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Thinking Out Loud

Merton and Interfaith Communication

by Michael Jinkins | Feb 17, 2017

Merton and Interfaith Communication"I am convinced that communication in depth, across the lines that have hitherto divided religious and monastic traditions, is now not only possible and desirable," it may be "most important" for the destiny of humanity, wrote Thomas Merton in 1968, the year of his death. Speaking even of those persons bound by the strictest religious vows, the men and women in monastic orders, he continues: "we have now reached a stage of (long-overdue) religious maturity at which it may be possible for someone to remain perfectly faithful to a Christian and Western monastic commitment and yet to learn in depth from, say, a Buddhist or Hindu discipline and experience."1
 
Speaking as he did in the late 1960s, in the wake of the Second Vatican Council and well before hardened resistance to Vatican II set in, one can sense Merton's exuberance and optimism. His own careful study of other faiths, his writing on subjects such as Buddhism and Taoism, as well as his practice of mindfulness meditation and such disciplines as Zen-inspired calligraphic drawing, enriched his spirituality for many years, even as it perplexed some authorities within his church. In a letter to D.T. Suzuki, written almost ten years before his death, Merton writes: "I'll say simply that it seems to me that Zen is the very atmosphere of the Gospels, and the Gospels are bursting with it. ... If I could not breathe Zen I would probably die of spiritual asphyxiation."2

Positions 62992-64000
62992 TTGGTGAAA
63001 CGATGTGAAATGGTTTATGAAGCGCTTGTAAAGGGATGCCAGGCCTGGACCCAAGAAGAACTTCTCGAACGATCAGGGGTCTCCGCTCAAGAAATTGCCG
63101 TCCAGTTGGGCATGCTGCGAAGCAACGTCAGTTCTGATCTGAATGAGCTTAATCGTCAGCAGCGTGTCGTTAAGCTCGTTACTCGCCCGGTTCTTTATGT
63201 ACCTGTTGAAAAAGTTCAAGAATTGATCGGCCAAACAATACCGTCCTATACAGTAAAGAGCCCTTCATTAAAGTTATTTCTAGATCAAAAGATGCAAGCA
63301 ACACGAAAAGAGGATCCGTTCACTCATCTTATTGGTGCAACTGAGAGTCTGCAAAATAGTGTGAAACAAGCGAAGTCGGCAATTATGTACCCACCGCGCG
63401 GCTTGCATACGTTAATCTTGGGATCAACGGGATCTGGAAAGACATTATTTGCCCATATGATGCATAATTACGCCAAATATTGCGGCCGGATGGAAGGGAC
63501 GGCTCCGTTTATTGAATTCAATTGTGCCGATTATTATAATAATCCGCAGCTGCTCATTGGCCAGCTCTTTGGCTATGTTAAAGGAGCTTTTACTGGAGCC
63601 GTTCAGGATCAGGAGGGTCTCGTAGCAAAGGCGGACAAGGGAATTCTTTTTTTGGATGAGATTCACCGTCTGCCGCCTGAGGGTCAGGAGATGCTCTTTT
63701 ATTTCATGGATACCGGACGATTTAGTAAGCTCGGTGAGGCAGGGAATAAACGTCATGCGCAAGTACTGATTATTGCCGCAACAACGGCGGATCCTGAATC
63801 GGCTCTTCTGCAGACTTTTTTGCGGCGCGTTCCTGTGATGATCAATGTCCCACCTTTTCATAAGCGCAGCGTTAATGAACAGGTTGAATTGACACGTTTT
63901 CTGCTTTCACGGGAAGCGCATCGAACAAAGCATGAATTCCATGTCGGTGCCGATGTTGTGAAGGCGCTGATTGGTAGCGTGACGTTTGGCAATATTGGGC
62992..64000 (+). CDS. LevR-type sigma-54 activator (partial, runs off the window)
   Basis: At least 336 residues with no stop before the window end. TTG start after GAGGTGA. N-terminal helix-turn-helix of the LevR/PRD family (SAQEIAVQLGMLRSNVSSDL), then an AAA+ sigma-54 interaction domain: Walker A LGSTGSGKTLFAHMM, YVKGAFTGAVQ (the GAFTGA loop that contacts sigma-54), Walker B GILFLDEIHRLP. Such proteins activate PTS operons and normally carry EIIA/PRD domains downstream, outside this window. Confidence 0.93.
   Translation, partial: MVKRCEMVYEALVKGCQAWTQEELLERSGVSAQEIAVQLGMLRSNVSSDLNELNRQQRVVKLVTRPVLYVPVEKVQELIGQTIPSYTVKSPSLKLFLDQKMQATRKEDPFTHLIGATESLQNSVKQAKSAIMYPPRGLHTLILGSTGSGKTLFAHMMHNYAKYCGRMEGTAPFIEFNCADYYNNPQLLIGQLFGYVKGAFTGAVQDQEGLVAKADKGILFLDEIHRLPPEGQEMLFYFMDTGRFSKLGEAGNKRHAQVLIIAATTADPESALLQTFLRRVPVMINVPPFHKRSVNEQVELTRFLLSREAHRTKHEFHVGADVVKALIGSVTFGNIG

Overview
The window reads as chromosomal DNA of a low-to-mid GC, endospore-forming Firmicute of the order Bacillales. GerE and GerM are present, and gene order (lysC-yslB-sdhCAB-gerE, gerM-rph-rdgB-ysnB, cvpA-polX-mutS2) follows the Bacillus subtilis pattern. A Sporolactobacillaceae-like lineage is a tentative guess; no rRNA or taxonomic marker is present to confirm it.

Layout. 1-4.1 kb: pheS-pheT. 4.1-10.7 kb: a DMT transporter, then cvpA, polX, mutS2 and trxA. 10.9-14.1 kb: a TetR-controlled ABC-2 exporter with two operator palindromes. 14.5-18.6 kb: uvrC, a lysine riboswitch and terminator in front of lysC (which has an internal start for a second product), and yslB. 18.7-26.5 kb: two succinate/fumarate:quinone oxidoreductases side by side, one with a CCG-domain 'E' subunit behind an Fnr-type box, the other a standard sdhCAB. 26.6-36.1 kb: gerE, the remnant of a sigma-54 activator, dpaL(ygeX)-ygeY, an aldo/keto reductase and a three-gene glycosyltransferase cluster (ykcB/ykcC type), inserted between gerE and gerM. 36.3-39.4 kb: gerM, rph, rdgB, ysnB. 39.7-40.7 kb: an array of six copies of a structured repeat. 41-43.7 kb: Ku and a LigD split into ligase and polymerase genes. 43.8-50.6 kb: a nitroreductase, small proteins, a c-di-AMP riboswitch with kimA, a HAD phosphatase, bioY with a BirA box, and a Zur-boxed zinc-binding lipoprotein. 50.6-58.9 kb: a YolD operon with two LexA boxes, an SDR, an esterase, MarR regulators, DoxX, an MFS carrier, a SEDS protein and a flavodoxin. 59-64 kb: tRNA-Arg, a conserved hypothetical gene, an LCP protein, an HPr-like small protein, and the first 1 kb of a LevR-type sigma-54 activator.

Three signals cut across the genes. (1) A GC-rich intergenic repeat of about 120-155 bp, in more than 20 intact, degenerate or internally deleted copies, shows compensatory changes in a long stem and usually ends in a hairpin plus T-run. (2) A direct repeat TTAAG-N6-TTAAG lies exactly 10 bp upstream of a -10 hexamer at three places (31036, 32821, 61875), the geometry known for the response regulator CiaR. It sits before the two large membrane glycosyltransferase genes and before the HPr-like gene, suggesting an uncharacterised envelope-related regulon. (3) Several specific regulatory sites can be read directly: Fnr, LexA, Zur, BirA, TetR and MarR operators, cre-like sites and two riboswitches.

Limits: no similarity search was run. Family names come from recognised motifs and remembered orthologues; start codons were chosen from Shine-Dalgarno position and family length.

Merton understood as few had (especially) at that time that our consciousness of God is not restricted within the boundaries of a single creed. While we must inevitably experience the presence of God in terms of particular beliefs and practices and in particular times and places, God is not captive to any particular religion. Merton also understood that exploration of other faiths can deepen one's own faith, make it possible for us to see and understand faith anew, and, even more importantly, to know God more deeply. Our engagement with other faiths need not be seen as a threat to our own, though at least some of Merton's censors apparently felt otherwise.
 
Toward the close of his notes for the 1968 Calcutta address, Merton laid down five things we should avoid doing if we wish to make progress in deep and meaningful conversation with persons of differing faiths.3
 
First, he says, we should commit ourselves not to allow interfaith conversations to become just another variety of "interminable empty talk, the endlessly fruitless and trivial discussion of everything under the sun, the inexhaustible chatter" with which people try to convince themselves that they are "in touch with" other people or "reality."
 
Second, "there can be no question of a facile syncretism, a mishmash of semi-religious verbiage and pieties, a devotionalism that admits everything and therefore takes nothing with full seriousness." Merton anticipated the timely critique of those who reject what recently has been called "McMindfulness," the popular reductionism that abstracts practices such as mindfulness meditation from the deep philosophical and religious beliefs that support these practices, thus trying to convert a faith practice into a mere relaxation technique.4